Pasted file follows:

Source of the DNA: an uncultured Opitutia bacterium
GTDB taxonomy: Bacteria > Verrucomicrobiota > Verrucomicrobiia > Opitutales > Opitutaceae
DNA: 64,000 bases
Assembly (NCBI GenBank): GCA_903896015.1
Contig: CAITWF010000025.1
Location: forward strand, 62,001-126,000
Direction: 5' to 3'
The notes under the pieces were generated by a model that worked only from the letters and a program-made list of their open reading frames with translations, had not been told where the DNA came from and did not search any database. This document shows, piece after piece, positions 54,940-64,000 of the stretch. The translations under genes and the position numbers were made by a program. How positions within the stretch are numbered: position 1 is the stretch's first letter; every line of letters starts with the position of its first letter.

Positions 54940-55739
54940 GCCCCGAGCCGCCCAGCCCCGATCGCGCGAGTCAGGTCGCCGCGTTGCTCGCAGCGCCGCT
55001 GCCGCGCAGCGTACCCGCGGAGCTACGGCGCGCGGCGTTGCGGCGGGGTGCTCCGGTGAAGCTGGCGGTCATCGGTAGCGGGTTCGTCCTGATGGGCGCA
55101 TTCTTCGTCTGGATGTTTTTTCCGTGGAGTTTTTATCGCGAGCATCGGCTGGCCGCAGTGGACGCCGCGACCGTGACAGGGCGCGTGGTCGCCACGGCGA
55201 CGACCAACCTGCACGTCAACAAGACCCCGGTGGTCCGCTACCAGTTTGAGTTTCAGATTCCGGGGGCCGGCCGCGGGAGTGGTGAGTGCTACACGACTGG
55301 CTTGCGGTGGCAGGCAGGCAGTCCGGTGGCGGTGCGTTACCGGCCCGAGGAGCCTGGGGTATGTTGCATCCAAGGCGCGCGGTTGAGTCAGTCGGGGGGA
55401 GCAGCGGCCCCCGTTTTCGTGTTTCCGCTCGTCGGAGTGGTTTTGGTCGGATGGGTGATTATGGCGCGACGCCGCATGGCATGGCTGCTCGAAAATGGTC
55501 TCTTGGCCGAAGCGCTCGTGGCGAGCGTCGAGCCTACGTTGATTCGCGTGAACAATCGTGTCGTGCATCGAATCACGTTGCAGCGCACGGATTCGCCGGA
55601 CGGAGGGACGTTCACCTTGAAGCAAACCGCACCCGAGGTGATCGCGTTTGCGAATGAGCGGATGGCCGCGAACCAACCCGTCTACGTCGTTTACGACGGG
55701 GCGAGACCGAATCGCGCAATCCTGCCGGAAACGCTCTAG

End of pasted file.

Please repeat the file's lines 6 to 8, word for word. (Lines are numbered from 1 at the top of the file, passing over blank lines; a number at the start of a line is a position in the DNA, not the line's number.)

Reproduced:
Location: forward strand, 62,001-126,000
Direction: 5' to 3'
The notes under the pieces were generated by a model that worked only from the letters and a program-made list of their open reading frames with translations, had not been told where the DNA came from and did not search any database. This document shows, piece after piece, positions 54,940-64,000 of the stretch. The translations under genes and the position numbers were made by a program. How positions within the stretch are numbered: position 1 is the stretch's first letter; every line of letters starts with the position of its first letter.